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NY-070626.001/020419VtsimSL001 Overview of the Global Fund & its Financing Activities.

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Presentation on theme: "NY-070626.001/020419VtsimSL001 Overview of the Global Fund & its Financing Activities."— Presentation transcript:

1 NY /020419VtsimSL001 Overview of the Global Fund & its Financing Activities

2 NY /020419VtsimSL001 1 What is the Global Fund? A financial instrument, not an implementing agency, aiming to dramatically increase resources available to fight HIV/AIDS, TB and malaria in countries in need and contribute to poverty reduction The largest global fund of its kind, with US$ 5.4 billion currently pledged through 2008 by donor countries, foundations and the private sector A public-private partnership based in Geneva to serve as a partner to governments, NGOs and international agencies in the coordinated fight against the world’s deadliest diseases A financial instrument, not an implementing agency, aiming to dramatically increase resources available to fight HIV/AIDS, TB and malaria in countries in need and contribute to poverty reduction The largest global fund of its kind, with US$ 5.4 billion currently pledged through 2008 by donor countries, foundations and the private sector A public-private partnership based in Geneva to serve as a partner to governments, NGOs and international agencies in the coordinated fight against the world’s deadliest diseases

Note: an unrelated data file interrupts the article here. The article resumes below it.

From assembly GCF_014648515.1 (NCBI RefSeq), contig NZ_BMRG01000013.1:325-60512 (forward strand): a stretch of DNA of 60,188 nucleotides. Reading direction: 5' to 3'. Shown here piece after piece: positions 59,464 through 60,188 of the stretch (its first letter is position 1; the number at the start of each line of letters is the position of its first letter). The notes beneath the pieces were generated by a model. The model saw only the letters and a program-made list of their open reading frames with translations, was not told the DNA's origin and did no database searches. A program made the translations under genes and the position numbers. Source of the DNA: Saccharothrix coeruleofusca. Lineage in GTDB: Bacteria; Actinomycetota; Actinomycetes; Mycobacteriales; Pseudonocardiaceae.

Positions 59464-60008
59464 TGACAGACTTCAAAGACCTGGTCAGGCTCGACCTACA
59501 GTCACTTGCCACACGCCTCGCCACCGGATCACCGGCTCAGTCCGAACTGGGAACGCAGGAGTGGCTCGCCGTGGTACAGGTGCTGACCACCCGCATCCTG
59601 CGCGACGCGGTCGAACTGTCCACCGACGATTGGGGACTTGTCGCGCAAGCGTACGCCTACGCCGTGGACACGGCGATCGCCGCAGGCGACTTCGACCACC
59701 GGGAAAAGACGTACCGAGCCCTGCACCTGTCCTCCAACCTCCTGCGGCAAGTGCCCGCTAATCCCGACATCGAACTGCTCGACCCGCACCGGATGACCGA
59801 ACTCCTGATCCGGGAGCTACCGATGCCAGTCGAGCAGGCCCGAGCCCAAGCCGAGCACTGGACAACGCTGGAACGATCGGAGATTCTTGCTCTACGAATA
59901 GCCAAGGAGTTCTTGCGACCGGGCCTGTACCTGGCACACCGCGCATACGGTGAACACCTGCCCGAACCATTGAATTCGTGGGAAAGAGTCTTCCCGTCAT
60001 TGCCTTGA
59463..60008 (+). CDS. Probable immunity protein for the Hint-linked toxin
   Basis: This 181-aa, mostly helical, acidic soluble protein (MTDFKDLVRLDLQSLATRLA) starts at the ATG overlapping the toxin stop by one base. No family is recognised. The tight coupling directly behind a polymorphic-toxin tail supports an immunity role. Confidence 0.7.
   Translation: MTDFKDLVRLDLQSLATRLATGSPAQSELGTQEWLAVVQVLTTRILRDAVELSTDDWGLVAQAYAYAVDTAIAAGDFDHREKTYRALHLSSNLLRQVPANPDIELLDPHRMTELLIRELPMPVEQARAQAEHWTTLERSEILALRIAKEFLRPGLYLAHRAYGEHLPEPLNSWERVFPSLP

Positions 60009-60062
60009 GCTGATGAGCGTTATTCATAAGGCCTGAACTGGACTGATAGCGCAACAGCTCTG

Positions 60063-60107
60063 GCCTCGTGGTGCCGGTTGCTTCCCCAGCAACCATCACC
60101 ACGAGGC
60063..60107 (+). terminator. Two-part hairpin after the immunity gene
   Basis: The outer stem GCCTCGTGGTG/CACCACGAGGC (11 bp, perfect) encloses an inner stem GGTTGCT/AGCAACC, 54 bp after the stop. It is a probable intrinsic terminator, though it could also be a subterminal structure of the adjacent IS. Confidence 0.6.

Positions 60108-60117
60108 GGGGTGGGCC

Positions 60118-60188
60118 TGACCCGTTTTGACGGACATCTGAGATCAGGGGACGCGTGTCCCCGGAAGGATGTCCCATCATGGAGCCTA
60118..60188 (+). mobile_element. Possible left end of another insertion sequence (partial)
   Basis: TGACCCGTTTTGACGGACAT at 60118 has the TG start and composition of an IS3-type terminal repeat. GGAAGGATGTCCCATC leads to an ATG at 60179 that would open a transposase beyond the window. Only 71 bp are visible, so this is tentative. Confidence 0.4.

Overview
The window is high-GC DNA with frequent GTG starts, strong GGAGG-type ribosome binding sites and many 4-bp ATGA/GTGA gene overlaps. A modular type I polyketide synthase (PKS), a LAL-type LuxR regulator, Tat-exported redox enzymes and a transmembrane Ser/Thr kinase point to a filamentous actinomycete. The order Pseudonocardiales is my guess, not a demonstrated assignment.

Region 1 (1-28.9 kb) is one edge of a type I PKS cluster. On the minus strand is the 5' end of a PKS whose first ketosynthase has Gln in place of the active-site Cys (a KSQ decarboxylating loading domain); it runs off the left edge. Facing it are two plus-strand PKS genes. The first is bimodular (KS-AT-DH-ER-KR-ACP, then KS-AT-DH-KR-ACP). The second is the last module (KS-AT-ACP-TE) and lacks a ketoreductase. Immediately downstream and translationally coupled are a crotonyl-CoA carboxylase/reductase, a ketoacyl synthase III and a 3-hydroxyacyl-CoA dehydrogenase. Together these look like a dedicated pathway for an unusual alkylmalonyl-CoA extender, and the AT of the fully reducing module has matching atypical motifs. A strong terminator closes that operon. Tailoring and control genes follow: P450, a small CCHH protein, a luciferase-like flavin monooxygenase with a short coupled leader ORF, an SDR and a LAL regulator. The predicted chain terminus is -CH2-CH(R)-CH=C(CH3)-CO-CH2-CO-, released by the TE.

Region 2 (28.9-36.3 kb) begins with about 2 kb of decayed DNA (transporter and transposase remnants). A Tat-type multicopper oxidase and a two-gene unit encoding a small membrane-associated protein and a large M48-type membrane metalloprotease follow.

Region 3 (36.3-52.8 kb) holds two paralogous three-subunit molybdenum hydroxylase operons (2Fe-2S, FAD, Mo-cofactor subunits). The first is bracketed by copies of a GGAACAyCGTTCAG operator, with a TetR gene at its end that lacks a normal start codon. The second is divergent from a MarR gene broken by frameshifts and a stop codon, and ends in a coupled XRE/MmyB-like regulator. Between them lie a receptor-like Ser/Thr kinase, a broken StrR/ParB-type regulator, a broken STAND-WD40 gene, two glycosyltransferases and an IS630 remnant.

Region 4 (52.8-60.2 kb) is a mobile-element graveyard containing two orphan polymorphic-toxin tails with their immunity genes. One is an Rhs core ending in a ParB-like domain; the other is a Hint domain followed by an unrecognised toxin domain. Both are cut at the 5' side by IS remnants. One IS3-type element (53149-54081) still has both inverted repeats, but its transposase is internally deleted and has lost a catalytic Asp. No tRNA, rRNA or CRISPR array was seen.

3 NY /020419VtsimSL001 2 HIV/AIDSMalariaTB"Other support“ 2 TotalDomestic financing 3 Donor resource requirements Required AIDS, TB and malaria investment in US$ billion 1Limited to 85 countries with GDP per capita lower than US$ 1,200 per year 2Includes strengthening of management systems, absorptive capacity, quality of national health care systems 3CMH Assumption: countries can spend on average 0.65% more of their GNI on the three diseases by 2007 Source:Commission on Macroeconomics and Health, December 2001 The Global Fund was created in January 2002 to fill a substantial global resource shortfall to fight AIDS, TB and malaria US$ 5.4 billion in additional resources has been committed to the Global Fund to date

4 NY /020419VtsimSL001 3 Recognizing the urgent need for an expanded response to the three epidemics, the global community demanded the creation of a global fund 2000JulyG8 endorse new AIDS, TB and malaria targets in Okinawa 2001AprilAfrican leaders commit to greater response in Abuja JuneEndorsement of the need for a global fund at UNGASS JulyOver US$ 1.5 billion in pledges made by G8 in Genoa OctoberTransitional Working Group established in Brussels 2002JanuaryGlobal Fund created at first Board meeting AprilFirst round of proposals approved at second Board meeting JulyExecutive Director assumes role NovemberInitial disbursements of grants commence Total funding available through 2008: US$ 5.4 billion. Total grants approved: US$ 2.1 billion JuneAdditional funding pledges made by G8 in Evian 2003JanuarySecond round of proposals approved at fourth Board meeting OctoberThird round of proposals approved at sixth Board meeting 2004AprilInvitation for fourth round proposals closes on 5 April 2004